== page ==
“Anti-Capitalism As Ideology...And As Movement?” is an analysis of the anti-summit movement by the British communist group Aufheben which was first published in the tenth annual issue of their journal in September 2001.
The anti-summit movement was at its height from the blocking of the WTO meeting in Seattle in November 1999 to the massive rioting against the G8 meeting in Genoa in July 2001. After the violence in Genoa in which the Italian pigs murdered a young rioter everyone expected more of the same at the IMF and World Bank annual meeting in Washington DC at the end of September 2001. Instead the Twin Towers were knocked down and the protests barely happened. Since then while attempts to attack summits in the US and Australia – ie. the WTO meeting in Sydney in November 2002 – have mostly been farcical, big anti-summit protests have continued in Europe. In June 2003 there was extensive rioting against the G8 summit in Geneva and the EU summit in Thessaloniki. In July 2005 there was a large but totally passive demonstration against the G8 summit in Scotland led by those scumbags Bob Geldof and Bono as well as relatively small but well-organised protests led by radicals that caused some disruption to the summit. The events in Scotland made clear that the liberals have become even more passive than they were a few years ago while the anarchists and other radicals can organise effectively but are no longer able to mobilise large numbers even from within their own ranks.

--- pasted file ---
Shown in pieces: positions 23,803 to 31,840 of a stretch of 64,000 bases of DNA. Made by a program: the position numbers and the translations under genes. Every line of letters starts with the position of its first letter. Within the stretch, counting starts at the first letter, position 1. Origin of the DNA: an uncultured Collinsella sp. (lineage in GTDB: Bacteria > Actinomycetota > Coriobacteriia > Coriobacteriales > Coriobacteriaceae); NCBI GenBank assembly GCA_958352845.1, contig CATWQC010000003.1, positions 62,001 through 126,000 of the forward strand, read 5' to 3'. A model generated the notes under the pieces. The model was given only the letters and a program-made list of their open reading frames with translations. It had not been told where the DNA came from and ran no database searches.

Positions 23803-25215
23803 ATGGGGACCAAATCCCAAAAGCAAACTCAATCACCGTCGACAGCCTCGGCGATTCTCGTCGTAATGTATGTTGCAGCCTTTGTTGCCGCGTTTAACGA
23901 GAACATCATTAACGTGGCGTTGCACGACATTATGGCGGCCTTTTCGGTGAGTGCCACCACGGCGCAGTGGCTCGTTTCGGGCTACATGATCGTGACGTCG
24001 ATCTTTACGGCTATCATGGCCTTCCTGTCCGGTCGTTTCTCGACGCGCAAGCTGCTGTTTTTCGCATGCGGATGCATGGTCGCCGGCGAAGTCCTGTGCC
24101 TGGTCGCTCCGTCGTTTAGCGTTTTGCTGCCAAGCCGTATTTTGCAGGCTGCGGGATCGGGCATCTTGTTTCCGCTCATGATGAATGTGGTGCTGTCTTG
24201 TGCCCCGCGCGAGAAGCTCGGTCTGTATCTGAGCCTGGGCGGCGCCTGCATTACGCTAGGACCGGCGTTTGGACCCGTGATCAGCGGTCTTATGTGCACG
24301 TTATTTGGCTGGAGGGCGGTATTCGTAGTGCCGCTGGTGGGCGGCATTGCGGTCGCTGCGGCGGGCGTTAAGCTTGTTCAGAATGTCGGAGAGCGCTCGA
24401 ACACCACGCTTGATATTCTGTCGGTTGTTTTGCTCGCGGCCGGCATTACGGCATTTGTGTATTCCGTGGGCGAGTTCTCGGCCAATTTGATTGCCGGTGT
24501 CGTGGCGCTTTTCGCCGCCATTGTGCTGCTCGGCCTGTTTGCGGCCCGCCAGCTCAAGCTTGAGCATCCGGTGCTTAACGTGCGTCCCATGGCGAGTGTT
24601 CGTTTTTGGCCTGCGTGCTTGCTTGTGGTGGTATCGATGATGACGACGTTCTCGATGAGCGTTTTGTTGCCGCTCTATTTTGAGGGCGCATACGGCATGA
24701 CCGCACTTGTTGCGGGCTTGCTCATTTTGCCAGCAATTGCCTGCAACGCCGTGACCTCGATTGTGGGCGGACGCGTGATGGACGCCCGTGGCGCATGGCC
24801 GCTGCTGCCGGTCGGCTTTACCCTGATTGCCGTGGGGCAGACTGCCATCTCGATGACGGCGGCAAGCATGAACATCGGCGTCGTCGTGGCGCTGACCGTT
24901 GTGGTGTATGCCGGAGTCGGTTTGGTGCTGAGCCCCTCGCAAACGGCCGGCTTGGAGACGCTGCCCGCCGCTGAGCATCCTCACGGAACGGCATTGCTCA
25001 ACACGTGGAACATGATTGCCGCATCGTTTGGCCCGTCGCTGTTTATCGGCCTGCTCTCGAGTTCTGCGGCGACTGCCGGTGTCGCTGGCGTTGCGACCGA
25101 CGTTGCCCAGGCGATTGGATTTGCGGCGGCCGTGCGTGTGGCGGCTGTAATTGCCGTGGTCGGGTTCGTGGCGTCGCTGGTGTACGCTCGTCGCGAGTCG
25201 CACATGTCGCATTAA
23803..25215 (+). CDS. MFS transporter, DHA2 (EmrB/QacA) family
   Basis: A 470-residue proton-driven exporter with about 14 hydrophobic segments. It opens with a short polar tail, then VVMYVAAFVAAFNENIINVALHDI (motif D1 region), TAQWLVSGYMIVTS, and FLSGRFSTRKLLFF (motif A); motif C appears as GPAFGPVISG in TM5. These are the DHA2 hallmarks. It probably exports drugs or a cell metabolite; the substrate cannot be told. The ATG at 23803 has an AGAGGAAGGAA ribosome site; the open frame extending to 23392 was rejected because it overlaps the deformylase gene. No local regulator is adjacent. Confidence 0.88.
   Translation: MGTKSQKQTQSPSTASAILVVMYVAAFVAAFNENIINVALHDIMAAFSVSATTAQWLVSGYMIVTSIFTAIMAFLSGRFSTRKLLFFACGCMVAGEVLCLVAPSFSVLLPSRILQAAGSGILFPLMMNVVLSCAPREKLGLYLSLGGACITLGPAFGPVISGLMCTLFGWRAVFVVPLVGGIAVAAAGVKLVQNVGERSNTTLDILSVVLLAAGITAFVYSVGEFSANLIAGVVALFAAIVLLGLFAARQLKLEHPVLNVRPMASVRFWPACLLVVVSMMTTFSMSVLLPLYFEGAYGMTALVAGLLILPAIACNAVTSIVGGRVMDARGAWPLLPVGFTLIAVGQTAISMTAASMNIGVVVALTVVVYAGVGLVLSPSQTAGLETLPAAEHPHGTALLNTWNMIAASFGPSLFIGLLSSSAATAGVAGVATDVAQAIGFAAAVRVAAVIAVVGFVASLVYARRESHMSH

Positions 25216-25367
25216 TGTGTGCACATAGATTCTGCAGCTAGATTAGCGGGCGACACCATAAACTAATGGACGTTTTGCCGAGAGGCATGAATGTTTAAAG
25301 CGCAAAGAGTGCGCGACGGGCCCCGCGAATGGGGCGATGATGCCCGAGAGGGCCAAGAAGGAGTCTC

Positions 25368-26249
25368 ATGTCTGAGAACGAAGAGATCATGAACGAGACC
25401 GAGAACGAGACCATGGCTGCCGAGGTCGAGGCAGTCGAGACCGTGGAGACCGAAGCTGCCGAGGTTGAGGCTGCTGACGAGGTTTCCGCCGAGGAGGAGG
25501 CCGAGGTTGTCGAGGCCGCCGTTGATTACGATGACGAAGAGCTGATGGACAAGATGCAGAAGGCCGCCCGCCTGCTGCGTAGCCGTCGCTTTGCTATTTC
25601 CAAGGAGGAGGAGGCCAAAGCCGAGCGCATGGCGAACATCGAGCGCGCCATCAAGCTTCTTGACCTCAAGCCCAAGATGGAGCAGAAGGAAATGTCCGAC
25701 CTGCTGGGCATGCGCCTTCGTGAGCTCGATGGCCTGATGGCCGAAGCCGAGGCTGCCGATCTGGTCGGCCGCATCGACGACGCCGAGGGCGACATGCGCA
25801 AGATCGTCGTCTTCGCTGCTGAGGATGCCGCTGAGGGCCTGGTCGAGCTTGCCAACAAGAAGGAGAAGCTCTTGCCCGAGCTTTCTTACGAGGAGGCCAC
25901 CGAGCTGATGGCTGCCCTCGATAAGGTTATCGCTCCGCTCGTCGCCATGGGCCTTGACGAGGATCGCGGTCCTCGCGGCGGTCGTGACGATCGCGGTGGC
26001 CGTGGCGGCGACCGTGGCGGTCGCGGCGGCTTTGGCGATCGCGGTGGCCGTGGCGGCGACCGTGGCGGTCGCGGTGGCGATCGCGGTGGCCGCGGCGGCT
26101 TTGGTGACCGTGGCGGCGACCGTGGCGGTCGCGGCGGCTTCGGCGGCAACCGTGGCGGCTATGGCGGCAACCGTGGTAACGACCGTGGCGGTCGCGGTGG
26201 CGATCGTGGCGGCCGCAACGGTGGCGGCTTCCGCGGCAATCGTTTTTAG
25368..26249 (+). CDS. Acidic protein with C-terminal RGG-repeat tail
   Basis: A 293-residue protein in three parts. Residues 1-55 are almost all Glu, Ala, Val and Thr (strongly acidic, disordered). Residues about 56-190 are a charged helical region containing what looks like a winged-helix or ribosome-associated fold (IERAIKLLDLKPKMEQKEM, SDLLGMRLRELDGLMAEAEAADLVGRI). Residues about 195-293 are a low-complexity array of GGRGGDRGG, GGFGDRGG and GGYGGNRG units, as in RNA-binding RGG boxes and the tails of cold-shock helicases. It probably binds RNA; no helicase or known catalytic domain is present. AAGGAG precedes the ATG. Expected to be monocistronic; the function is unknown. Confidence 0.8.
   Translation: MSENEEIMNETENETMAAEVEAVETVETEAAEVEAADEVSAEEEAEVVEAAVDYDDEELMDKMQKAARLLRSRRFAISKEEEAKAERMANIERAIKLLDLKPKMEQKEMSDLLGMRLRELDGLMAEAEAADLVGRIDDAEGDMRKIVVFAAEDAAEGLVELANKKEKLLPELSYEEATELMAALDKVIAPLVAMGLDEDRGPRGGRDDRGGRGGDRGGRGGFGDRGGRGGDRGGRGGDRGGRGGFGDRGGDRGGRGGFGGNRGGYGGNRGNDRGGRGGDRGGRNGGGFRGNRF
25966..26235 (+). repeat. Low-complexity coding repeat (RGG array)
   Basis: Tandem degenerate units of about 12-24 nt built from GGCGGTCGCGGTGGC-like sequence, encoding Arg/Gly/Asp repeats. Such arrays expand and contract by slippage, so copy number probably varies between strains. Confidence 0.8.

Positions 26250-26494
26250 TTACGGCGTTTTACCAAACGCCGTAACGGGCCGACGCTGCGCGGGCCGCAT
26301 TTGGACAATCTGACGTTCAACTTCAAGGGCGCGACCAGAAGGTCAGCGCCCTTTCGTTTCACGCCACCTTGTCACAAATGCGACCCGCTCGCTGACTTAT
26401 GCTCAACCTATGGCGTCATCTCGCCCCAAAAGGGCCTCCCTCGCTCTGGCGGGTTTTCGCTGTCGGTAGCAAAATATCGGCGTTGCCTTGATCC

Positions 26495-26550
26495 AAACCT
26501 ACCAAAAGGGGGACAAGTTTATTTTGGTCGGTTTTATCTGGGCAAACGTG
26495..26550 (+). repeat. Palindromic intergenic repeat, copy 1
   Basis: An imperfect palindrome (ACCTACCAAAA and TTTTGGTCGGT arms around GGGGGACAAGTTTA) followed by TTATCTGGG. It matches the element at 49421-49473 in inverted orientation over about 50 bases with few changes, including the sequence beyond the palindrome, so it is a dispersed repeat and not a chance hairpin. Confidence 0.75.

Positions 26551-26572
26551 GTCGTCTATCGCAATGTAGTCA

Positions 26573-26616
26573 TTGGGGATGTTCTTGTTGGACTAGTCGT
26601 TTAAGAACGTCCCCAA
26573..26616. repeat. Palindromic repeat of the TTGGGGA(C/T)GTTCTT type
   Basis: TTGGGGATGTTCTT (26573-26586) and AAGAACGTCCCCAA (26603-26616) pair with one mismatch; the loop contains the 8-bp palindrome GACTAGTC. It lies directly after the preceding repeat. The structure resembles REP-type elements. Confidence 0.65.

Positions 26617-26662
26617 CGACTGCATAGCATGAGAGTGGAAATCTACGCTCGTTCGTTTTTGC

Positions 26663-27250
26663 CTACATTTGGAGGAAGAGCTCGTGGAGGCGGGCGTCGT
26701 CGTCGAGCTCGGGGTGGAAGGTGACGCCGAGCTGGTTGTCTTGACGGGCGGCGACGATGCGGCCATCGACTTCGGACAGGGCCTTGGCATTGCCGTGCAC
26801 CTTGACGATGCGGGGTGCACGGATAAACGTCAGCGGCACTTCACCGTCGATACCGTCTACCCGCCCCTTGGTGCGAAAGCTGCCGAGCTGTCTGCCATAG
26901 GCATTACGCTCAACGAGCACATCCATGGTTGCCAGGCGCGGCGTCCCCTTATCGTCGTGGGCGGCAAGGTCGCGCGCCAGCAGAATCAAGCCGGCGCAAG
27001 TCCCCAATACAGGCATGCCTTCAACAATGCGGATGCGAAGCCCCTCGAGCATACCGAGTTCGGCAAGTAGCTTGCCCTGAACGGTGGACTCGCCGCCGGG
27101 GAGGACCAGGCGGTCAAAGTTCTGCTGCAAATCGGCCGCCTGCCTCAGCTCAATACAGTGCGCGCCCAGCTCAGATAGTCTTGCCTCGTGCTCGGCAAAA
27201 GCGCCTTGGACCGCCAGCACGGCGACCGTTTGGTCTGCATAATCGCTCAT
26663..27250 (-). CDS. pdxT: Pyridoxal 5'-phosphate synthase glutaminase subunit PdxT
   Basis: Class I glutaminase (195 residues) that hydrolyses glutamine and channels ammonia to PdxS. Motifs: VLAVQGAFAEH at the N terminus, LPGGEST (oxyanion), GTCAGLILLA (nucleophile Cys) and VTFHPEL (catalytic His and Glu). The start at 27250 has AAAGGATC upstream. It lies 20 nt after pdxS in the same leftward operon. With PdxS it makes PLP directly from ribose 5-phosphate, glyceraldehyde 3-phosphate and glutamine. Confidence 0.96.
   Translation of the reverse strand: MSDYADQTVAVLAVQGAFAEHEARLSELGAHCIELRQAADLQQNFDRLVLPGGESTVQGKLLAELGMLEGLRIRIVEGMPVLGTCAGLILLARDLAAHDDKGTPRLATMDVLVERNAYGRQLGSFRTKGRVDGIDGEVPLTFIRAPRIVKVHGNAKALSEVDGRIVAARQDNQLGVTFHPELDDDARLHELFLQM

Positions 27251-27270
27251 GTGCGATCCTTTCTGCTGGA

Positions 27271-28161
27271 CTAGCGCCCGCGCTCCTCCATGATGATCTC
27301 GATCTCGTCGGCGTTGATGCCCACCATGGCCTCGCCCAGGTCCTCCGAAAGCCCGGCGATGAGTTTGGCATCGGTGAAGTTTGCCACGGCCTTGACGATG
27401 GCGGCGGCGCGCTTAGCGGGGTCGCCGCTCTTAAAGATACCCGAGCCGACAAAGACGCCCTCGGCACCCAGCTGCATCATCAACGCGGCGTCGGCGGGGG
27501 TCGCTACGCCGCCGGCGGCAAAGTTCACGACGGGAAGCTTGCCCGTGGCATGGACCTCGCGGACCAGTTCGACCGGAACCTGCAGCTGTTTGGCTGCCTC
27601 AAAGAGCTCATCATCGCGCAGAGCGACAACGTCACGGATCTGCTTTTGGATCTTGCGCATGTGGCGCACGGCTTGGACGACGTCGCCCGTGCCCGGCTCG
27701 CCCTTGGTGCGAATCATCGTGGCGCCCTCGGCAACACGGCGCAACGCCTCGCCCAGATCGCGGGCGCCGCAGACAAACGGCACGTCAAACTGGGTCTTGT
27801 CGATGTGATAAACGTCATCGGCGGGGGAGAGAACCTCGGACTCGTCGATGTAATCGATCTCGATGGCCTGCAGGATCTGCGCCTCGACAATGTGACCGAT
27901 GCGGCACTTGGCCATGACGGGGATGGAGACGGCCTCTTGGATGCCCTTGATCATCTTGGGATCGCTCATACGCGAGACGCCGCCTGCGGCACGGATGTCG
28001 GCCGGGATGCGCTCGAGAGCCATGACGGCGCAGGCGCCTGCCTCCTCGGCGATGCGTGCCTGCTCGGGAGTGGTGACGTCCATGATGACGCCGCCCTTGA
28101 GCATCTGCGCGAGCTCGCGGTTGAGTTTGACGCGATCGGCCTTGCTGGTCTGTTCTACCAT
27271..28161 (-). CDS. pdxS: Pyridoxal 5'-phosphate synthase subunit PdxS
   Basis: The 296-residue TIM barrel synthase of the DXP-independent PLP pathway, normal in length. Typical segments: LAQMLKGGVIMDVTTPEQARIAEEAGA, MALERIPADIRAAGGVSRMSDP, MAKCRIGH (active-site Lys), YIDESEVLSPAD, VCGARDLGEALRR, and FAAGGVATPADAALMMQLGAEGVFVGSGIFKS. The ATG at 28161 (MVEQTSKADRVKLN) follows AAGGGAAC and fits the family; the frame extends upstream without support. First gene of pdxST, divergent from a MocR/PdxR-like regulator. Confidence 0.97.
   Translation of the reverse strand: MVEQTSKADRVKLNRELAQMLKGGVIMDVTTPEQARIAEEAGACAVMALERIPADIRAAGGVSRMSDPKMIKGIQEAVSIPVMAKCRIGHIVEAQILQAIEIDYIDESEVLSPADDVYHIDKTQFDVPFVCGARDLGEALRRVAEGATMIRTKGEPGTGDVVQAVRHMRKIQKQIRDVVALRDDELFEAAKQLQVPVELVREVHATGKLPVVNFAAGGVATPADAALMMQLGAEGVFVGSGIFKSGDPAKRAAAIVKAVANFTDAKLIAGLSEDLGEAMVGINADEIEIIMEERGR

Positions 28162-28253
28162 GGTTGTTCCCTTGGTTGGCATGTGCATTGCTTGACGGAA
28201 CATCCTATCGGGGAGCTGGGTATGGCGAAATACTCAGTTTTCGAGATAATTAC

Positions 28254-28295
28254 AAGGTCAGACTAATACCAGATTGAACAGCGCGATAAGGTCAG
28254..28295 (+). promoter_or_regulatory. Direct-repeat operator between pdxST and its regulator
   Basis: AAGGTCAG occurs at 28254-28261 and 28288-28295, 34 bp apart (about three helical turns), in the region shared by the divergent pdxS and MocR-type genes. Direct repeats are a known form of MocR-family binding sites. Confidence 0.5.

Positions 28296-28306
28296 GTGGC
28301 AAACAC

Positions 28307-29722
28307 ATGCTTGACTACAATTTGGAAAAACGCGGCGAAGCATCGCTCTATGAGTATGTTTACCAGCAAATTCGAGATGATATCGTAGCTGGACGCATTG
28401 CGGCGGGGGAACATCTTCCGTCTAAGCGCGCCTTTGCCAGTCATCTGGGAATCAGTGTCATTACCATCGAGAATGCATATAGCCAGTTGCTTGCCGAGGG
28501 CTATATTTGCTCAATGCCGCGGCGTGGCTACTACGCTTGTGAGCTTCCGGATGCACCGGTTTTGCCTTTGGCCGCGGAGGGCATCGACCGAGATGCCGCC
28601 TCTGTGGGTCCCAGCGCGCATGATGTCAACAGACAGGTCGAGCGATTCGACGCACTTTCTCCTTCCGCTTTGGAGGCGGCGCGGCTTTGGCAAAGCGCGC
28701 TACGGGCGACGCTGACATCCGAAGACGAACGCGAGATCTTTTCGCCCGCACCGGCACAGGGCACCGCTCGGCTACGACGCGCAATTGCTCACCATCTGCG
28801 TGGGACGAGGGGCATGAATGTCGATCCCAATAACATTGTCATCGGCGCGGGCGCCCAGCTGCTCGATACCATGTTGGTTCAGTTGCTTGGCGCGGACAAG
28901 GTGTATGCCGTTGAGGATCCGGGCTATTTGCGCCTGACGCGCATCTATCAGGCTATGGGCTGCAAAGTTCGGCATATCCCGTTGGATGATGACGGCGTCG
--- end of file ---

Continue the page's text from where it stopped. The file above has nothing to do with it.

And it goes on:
The large antiwar demonstrations in 2002-3 seemed to draw on the same section of the population as the anti-summit protests – young, university-educated people with fewer prospects than their parents. Yet for the most part the radicalism of the anti-summit protests was completely missing from the antiwar protests. In Europe various radical groups are organising around ‘precarity’, the precarious situation many young workers find themselves in with casual work but these efforts have not yet achieved much of a response outside the radical scene. When young workers begin to struggle en masse we hope it is with the anger and energy displayed in the best of the anti-summit movement rather than the passivity of the anti-war movement.
Most Aufheben articles are available at their website, www.geocities.com/aufheben2
This pamphlet was first published by Treason Press for the protests against the WTO meeting in Sydney November 2002. This edition with the introduction added was published in August 2005.